Here at SGS PSI, independent testing is what we do. Our expert scientists face complex testing problems and engineer custom solutions to meet and exceed our clients’ needs. From chemical analysis to physical testing, our laboratory is equipped to handle a wide range of testing needs.
We are a group of curious and innovative scientists, always looking to add to our capabilities. We strive to obtain the best possible equipment so we can deliver for our clients in a timely, results-driven, and necessarily accurate way.
That’s why we’re proud to announce the addition of an IZOD Impact tester to our physical testing lab. We thought we’d take some time to explain Impact Testing and the implications it has for serving our clients.
When we think about physical testing, we sometimes consider things like dimensional analysis, density, or tensile strength. Measuring these properties, we can learn a lot about a material and understand why a failure or manufacturing defect occurred.
Impact testing is a different sort of physical test. Impact tests use a pendulum system to apply a force to a material in order to determine impact energies.
Determining impact energies is a crucial step for quality assurance, compliance, and specifications analysis. This impact test can also be used to compare passing versus failing batches of a product and is just one of many important tests we utilize to examine why failures occur.
Our impact tester determines the impact energy of neat or filled, rigid or semi-rigid polymers. The test is performed by applying a known force to a notched or un-notched sample. Our lab has the equipment to properly notch specimens in-house and conforms to ASTM Standards D4812, D256, and D6110.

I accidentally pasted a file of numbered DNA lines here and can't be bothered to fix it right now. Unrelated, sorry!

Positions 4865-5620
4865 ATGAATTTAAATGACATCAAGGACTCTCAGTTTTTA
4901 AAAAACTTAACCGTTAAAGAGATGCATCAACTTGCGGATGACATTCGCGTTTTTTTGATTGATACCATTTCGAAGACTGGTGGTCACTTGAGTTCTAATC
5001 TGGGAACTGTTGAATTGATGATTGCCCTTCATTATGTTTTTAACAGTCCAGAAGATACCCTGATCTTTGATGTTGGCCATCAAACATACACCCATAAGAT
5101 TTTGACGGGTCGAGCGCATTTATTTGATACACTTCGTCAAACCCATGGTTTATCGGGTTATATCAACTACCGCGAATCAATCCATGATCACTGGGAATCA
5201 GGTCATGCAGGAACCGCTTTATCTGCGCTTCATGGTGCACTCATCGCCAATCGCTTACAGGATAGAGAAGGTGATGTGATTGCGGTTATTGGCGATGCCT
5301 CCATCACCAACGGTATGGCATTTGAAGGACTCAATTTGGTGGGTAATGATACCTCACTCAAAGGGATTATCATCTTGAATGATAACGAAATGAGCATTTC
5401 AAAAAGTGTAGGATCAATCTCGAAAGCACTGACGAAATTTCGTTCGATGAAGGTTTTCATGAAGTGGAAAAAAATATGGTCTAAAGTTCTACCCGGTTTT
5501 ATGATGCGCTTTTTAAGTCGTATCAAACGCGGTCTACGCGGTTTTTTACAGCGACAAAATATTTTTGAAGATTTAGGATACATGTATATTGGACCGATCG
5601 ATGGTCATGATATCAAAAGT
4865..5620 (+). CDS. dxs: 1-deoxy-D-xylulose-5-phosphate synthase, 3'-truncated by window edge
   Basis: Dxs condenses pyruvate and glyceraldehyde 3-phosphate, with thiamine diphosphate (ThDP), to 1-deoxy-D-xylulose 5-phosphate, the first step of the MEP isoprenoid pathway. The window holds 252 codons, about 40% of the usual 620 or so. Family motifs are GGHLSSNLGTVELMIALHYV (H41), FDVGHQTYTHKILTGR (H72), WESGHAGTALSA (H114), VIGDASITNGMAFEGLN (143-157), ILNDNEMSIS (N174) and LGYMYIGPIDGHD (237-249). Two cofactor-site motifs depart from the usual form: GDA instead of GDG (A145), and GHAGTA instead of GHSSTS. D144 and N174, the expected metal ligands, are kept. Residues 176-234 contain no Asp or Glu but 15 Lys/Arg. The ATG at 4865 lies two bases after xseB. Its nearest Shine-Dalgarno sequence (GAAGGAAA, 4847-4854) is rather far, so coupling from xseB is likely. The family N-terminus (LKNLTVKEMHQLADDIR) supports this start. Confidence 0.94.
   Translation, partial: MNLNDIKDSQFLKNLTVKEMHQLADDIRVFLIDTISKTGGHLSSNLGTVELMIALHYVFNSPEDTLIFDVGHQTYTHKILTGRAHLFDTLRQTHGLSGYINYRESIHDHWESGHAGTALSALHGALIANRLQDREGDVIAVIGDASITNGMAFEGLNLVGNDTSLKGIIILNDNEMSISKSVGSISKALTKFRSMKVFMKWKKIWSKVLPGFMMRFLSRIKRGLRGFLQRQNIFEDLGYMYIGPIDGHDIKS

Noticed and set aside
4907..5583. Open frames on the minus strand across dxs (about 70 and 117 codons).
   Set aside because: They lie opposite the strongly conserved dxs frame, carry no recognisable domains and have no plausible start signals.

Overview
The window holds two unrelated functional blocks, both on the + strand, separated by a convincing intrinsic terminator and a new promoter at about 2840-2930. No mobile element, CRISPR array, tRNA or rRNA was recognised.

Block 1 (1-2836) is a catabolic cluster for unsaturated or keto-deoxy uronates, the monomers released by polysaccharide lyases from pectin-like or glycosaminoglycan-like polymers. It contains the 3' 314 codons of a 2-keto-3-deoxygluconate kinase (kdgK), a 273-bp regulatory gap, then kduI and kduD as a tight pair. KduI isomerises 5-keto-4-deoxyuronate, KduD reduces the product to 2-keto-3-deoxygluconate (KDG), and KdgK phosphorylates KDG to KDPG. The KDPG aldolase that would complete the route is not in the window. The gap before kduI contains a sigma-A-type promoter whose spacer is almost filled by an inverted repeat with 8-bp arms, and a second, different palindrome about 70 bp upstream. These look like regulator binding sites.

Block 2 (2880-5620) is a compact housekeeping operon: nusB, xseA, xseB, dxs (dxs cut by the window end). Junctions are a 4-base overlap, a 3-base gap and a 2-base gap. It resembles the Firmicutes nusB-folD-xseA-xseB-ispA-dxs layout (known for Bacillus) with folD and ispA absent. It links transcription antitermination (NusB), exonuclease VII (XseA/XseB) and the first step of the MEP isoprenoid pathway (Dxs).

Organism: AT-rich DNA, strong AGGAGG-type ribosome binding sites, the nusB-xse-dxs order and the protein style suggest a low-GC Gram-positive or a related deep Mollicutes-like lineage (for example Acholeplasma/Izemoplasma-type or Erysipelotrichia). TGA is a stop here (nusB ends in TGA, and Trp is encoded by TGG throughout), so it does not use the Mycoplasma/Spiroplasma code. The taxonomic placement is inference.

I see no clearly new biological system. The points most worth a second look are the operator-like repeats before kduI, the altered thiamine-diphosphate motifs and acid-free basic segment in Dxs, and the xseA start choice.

“Izod” and “Charpy” are the two primary test modes for pendulum impact tests. The difference comes down to how the methods support a material: Izod uses a bar that is about 2.5 inches long and is held vertically in a vise. The hammer strikes near the top.
Charpy uses a long bar and is supported horizontally. The hammer strikes the test specimen at its center.
The Izod test (ASTM D256) uses a notched specimen. ASTM D4812 is essentially the same test with no notch in the specimen.
There are many reasons why we test a polymer material using this method. Impact energy values are useful when testing degradation due to age, environmental exposure, or chemical contamination. Often, physical properties like strength, durability, toughness, and impact resistance can be reduced even if the product appears unchanged visually.
We’re very excited to offer Izod impact testing to our clients who require timeliness and world-class accuracy. Our independent testing labs test products that are manufactured worldwide by a variety of industries. Because we can offer another capability to our clients, we are better able to better serve the complex industries we work with everyday.
From failure analysis to aging studies, we’re equipped to inform our client’s physical testing needs, whether a test requires a short turnaround, months, or even years of study. Adding one more physical testing option to our scientists’ analytical toolkit allows us to continue to offer world-class testing. The SGS PSI team can help answer your most complex material questions. Call us today!